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How to Grow Weigela Wine and Roses

By Katelyn Lynn ; Updated September 21, 2017

Wine and roses weigela is a hybrid of the old-fashioned weigela shrub known as weigela florida. Weigela wine and roses is a deciduous shrub that can grow to between 4 and 6 feet tall and is hardy in the USDA Zones 5 to 8. It's recognized by its striking wine- to burgundy-colored leaves and pink, trumped-shaped flowers. When planting weigela wine and roses, make sure it's provided good drainage and full sun for maximum growth and blossoms.

Dig a hole twice the width and depth of the container in which the weigela wine and roses plant is growing. If you're planting more than one shrub, space each of the planting holes 6 to 8 feet from one another.

Mix a 5-gallon bucket full of aged manure, compost, leaf mold or any other similar natural material into the soil you removed from the planting hole.

Remove the weigela wine and roses plant from its container by laying it on its side and using a trowel, small rock, or hammer to tap downwards along the rim of the container, then sliding the container off the root ball.

Loosen entangled or matted roots on the root ball using your fingers, then place the weigela wine and roses into the planting hole. Make certain the plant is sitting level and straight, then scoop in soil until the hole is about half full.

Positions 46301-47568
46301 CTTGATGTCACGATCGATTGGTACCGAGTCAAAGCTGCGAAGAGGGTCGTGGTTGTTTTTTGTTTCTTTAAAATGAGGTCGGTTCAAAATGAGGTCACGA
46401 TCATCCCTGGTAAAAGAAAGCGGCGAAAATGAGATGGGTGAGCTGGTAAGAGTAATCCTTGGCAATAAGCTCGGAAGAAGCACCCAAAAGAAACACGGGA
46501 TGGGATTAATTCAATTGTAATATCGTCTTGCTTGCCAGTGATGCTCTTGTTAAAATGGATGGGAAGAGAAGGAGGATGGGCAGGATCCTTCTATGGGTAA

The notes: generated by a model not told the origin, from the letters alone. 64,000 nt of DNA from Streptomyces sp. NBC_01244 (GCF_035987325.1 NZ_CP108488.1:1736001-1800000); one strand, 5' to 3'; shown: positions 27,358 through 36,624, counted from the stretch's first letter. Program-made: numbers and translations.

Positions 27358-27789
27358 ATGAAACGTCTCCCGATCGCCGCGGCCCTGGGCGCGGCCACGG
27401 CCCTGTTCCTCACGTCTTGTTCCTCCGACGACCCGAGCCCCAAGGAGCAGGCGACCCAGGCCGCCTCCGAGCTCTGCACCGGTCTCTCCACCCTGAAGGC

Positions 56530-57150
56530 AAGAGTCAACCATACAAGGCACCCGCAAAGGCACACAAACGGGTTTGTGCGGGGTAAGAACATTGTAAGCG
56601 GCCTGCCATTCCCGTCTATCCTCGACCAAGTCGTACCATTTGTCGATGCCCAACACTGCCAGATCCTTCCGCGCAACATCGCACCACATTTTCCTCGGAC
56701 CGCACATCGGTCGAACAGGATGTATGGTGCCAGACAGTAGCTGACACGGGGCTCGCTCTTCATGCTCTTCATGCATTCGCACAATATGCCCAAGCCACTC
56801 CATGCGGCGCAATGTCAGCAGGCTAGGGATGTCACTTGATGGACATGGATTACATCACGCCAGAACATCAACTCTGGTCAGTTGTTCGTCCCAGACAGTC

Pour enough water into the hole until it's about three-quarters full. Let all the water dissipate before proceeding. Scoop in soil around the entire root ball to fill the hole full of soil.

Fertilize the weigela wine and roses ten to fourteen days after planting. Use a granular, slow-release fertilizer, such as 12-12-12. Read the instructions carefully, then dilute the spread rate of the fertilizer in half. Make sure you water thoroughly after the application of fertilizer.

 

Things You Will Need

  • Weigela wine and roses plant
  • Shovel
  • Organic material
  • Trowel

Tips

  • Weigela need good drainage. To check the drainage in the planting area, dig a hole two feet wide, by two feet deep. Then pour enough water into the hole until it is full. If the all the water has not drained away within an hour, you should consider planting the weigela wine and roses in a container or raised bed.
  • The best time to transplant weigela, is in the fall, or in early spring.
  • Cheryll Greenwood Kinsey, of the Washington State University Whatcom County Extension, suggests pruning back weigela by as much as 1/3 directly after the plant blooms. This will encourage vigorous growth and a thicker, denser growing habit.

About the Author

 

Katelyn Lynn has been writing health and wellness articles since 2007. Her work appears on various websites. Lynn is a certified holistic health practitioner who specializes in orthomolecular medicine and preventative modalities. She is pursuing a Bachelor of Science in health sciences from TUI University and has extensive experience in botany and horticulture.